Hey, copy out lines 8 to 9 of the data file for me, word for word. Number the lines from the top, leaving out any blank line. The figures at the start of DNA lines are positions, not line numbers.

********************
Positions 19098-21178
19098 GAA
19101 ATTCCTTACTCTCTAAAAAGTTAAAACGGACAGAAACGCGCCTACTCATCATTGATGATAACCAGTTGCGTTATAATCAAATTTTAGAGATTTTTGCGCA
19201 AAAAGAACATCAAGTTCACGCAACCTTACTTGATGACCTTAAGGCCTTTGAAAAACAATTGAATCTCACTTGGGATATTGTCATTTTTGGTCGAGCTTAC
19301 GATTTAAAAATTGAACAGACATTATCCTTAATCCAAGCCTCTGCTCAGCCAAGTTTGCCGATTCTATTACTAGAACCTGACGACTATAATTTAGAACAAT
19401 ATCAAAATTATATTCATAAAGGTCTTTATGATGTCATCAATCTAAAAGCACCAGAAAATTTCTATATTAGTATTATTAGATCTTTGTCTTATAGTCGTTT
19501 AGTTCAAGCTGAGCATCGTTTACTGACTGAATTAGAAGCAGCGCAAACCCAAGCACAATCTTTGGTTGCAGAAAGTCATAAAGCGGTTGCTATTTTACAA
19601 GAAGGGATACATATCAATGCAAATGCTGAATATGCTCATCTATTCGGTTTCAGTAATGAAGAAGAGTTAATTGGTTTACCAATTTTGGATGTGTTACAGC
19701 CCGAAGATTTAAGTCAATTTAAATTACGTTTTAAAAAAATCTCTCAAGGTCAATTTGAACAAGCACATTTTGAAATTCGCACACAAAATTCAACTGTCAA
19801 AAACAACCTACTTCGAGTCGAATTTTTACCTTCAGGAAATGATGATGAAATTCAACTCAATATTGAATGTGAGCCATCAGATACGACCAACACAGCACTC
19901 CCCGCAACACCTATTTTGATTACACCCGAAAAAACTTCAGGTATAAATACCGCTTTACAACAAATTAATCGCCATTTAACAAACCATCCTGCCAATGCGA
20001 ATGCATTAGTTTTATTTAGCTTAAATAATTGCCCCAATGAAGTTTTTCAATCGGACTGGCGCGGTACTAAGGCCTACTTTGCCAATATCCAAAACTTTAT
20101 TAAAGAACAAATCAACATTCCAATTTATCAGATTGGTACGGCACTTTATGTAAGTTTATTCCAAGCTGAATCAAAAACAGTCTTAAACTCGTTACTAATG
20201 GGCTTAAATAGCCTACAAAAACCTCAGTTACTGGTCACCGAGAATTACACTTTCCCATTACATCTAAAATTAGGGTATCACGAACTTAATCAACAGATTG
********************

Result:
19601 GAAGGGATACATATCAATGCAAATGCTGAATATGCTCATCTATTCGGTTTCAGTAATGAAGAAGAGTTAATTGGTTTACCAATTTTGGATGTGTTACAGC
19701 CCGAAGATTTAAGTCAATTTAAATTACGTTTTAAAAAAATCTCTCAAGGTCAATTTGAACAAGCACATTTTGAAATTCGCACACAAAATTCAACTGTCAA